THE LURE of an easy $10 a tonne premium for signing up to the International Sustainability and Carbon Certification (ISCC), allowing farmers to sell into the European Union is tempting, but they are being warned they need to ensure they can comply.
"You have to sign up to this program thinking that you will be audited and be confident you can meet the criteria," said Victorian Farmers Federation grains group president Ash Fraser.
Australian farmers have been using the scheme to sell canola to the EU in recent years and now with EU demand for our malt barley on the rise, it will be also offered to barley producers as well.
Mr Fraser said when farmers were confident they were complying with the requirements the ISCC was a great way of opening up new markets and a premium for their product.
"It can add some good value for our produce, which is always a positive."
However, on the other hand, he said farmers unsure of whether they met the standards should not participate.
"This is not something people should just automatically sign up to, there is a reasonable amount of work there in terms of the paperwork required for compliance, it is not just money for nothing."
He said there were a number of tests farmers must be able to pass.
"Farmers selling ISCC certified malting barley may be subject to external audits, conducting self-assessments and ensuring they are able to demonstrate their commitment to the standards that are in place."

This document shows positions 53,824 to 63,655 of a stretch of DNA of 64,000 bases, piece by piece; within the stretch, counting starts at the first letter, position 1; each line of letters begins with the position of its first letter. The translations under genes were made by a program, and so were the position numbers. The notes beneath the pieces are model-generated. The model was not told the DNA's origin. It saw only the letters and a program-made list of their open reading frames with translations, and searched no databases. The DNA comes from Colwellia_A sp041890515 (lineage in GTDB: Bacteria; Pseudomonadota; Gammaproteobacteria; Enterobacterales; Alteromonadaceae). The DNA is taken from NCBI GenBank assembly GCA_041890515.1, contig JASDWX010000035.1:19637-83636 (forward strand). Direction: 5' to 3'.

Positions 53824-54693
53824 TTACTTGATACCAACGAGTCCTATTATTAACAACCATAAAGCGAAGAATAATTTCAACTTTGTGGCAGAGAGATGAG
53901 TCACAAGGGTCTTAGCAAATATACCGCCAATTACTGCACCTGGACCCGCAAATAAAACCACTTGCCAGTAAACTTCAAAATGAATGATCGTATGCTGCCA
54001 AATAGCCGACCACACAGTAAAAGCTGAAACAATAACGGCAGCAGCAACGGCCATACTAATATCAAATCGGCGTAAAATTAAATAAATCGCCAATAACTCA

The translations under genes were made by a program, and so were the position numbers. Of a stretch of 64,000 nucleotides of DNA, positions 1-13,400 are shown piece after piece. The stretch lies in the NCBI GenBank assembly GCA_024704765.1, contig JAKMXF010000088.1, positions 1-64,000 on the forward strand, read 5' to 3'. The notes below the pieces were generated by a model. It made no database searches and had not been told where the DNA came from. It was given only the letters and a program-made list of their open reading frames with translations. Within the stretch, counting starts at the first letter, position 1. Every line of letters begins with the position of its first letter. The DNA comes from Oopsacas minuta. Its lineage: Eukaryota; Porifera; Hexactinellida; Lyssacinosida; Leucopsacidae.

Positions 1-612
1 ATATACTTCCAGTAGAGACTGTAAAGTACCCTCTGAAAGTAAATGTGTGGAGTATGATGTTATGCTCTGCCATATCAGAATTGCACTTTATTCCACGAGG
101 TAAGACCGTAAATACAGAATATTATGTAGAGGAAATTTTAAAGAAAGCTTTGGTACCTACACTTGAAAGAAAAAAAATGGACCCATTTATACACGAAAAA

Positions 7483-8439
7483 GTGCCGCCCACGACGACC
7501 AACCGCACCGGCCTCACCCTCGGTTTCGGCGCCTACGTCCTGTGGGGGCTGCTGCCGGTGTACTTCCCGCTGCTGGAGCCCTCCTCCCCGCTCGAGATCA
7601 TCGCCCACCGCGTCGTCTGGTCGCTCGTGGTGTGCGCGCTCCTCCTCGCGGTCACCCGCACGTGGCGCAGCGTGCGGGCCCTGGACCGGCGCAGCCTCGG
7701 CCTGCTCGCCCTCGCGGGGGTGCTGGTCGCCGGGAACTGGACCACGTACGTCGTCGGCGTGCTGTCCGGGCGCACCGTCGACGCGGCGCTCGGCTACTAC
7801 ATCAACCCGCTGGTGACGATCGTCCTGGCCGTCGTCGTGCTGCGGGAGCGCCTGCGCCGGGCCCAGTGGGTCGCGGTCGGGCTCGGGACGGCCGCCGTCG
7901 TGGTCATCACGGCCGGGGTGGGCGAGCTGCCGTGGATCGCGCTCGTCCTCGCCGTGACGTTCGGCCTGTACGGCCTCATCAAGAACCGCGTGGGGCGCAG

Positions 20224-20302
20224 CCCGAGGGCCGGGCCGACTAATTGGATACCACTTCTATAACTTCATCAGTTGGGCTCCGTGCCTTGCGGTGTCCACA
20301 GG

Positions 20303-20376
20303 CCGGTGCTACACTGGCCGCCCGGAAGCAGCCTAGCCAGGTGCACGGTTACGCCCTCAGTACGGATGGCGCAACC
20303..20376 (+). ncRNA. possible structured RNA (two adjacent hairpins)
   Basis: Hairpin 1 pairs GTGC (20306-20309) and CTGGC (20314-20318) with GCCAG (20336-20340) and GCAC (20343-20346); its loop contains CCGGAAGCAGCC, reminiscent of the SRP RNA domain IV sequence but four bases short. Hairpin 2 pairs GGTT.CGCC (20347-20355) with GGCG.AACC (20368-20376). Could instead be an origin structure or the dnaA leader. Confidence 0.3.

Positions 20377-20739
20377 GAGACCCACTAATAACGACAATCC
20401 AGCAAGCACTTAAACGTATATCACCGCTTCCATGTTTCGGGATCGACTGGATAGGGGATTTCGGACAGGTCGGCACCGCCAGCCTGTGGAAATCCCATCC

In particular, he said farmers' record keeping had to be exemplary.
"Some requirements are quite onerous and growers are required to keep significant, detailed records.
"There are some farmers who are very diligent with their notes, which is great, and there are others that focus on other areas which is fine, but this may mean this scheme is not for you."
Mr Fraser said the framework for selling ISCC certified sustainable malting barley mirrors the regulations in place for selling ISCC certified sustainable canola.
"For a number of years we have had buyers purchase ISCC certified sustainable canola and growers have had to agree to be subject to audits and where necessary implement corrective action.
"The same obligations will apply if you are now selling ISCC certified sustainable malting barley."
He said the certification gained for canola would cover barley if growers were already signed up.
"If growers have previously grown and sold sustainable canola, you will find that your farm rather than just your canola crop is certified and your barley crops would be covered," Mr Fraser said.